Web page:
Skip to content

Krav Maga Perfect Technique

March 23, 2014

By Moshe Katz,


What I like about IKI Krav Maga is you can make it your own.  The techniques all adapt to the individual.  It isn’t about perfect technique (which I believe doesn’t exist, especially under stress) it is about principles.  

And I am proud to represent an organization with such strong principals and also morals”. (George Hutchings, Canada)


I recall a story…Once upon a time there was a perfect day, a perfect couple, perfect man, a perfect woman, Santa Claus ….And then the punch line; the story is fiction, there never was a perfect man. And there never will be.

For there is not a just man upon earth, and that does good and never misses” (Koheleth, Chapter 7, verse 20)

This is not a criticism of men. What is perfect? How does one define perfection?

I think we all have different answers to that question. Is perfection when everything goes according to plan? Is perfection when you get the result you expected?

Or is perfection when you get more than you expected? Or perhaps something different then you expected? Some of the most wonderful things in life are those events or outcomes that we never expected.

I never expected to be traveling the world teaching Krav Maga, I expected to be sitting in a bank, but it did not work out.

Thomas Edison was looking for the perfect light bulb, and I guess he felt he found it. But today it seems that every time I go to the store to replace a light bulb they are telling me that there is a new and improved version. In fact last week I could not find the light bulb my mother needed, I was told they no longer manufacture it. But yet only recently it was the miracle light bulb that would last for years?

Is there perfection in this world?

Is there a perfect relationship?

My student above makes a very wise statement; under pressure there will be no perfect technique. And if there will be, then I believe it is a fluke, luck, chance. For me perfection is that you use the Krav Maga principles and you get home alive.

If it worked for you – it is perfect.

Our student, IKI Instructor Gary Hodges, (Virginia, USA) used an IKI gun defense in a real life situation. He disarmed the man and kept the situation under control. No one was hurt. Was the technique perfect?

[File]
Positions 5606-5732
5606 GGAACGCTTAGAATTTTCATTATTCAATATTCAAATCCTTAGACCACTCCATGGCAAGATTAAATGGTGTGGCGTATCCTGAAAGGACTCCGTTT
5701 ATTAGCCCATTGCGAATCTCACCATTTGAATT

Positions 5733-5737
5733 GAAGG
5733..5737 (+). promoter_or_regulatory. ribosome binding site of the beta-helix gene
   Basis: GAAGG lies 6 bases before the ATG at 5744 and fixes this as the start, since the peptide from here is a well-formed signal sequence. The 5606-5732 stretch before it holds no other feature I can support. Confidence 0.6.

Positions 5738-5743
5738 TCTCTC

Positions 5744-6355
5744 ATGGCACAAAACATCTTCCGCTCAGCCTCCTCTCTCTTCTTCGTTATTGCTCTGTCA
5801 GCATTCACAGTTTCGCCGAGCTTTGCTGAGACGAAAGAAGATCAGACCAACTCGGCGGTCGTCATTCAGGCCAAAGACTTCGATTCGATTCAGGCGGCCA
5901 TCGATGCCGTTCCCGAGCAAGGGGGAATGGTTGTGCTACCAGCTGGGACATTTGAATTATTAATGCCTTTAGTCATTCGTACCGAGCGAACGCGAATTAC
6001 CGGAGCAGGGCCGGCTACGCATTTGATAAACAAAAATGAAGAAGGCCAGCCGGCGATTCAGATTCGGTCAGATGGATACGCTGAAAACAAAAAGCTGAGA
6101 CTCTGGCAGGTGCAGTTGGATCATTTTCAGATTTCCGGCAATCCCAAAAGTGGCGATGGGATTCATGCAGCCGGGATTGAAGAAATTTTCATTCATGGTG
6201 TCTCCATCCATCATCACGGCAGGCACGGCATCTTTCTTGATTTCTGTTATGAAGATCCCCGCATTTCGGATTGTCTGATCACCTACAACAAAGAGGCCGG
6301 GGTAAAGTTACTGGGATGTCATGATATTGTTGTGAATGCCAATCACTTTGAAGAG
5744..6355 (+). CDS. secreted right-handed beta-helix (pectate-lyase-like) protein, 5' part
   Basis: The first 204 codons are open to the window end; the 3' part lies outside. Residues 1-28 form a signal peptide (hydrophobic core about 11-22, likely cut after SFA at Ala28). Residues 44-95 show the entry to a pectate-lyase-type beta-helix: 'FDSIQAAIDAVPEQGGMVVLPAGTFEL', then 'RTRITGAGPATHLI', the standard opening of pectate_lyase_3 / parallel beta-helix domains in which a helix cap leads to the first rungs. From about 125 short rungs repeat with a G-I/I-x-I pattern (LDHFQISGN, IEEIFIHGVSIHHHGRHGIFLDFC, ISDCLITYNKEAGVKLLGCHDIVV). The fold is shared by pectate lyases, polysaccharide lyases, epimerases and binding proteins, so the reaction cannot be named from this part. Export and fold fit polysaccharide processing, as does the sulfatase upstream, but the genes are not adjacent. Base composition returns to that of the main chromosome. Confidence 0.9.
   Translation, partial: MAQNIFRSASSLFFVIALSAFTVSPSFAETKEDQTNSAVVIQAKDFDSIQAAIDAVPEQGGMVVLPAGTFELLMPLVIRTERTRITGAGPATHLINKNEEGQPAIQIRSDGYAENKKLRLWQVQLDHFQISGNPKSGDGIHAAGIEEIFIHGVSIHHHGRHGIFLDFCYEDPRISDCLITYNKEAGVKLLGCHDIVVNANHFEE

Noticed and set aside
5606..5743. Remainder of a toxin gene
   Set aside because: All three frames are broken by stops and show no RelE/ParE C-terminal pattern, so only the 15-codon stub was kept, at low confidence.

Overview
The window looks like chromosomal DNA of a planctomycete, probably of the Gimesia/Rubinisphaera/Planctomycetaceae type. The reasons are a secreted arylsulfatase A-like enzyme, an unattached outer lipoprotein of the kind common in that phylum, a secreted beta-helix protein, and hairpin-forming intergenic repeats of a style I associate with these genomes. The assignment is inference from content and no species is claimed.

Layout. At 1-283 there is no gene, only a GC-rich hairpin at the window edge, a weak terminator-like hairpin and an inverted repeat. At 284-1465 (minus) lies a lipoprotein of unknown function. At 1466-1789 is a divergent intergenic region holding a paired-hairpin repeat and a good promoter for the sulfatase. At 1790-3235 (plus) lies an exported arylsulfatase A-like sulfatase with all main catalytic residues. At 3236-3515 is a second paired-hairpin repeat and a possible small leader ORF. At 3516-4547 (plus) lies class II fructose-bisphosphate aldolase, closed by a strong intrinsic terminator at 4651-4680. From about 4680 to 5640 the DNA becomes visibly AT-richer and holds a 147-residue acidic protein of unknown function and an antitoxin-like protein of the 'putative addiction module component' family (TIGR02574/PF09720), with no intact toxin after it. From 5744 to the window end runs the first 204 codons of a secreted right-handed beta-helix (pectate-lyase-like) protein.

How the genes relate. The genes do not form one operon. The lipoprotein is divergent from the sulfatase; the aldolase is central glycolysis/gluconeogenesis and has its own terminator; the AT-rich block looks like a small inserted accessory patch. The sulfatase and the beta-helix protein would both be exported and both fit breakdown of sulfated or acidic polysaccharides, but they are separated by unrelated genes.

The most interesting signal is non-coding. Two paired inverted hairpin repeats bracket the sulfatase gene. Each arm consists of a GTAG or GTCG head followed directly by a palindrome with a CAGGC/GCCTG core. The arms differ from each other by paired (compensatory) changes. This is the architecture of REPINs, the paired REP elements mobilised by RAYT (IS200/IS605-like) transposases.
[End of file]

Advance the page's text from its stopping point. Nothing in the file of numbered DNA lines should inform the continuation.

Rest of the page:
Well, it may not have perfectly matched my video clip, but, it worked, so yes, it was perfect.

I agree with George, under real life stressful conditions we cannot expect our techniques to look perfect, but if we apply the correct principles we have a good chance of getting home alive, and that is success. Perfection does not require tying up the opponent in a pretzel ala the Zohan, or flipping him over a table, ala Seven Segal.

So we do not train for perfection, we train for survival. We teach concepts over techniques, attitude and intensity over precision, flow and adaptation over rigid pre-arranged moves. And the way it looks on me may not be the way it looks on you. But! we must maintain the integrity of the concept, the balance, the position. This is how I will train you. This is the IKI way.

To understand what I mean you will have to join us for some training. This is a different approach then you will find in most places.

We have had many cases where our students were attacked, men, women and children. Thank God they have always succeeded and walked away. But in all the cases that I have heard I have never heard of a perfectly executed technique in the way that I would want to see on a Black Belt test.

I.e. the techniques were not “perfect” enough to pass a test, but they were good enough to beat off an aggressive and violent attacker.

So what is perfection?

Advertisements

From → Moshe's Blog

Comments are closed.

%d bloggers like this: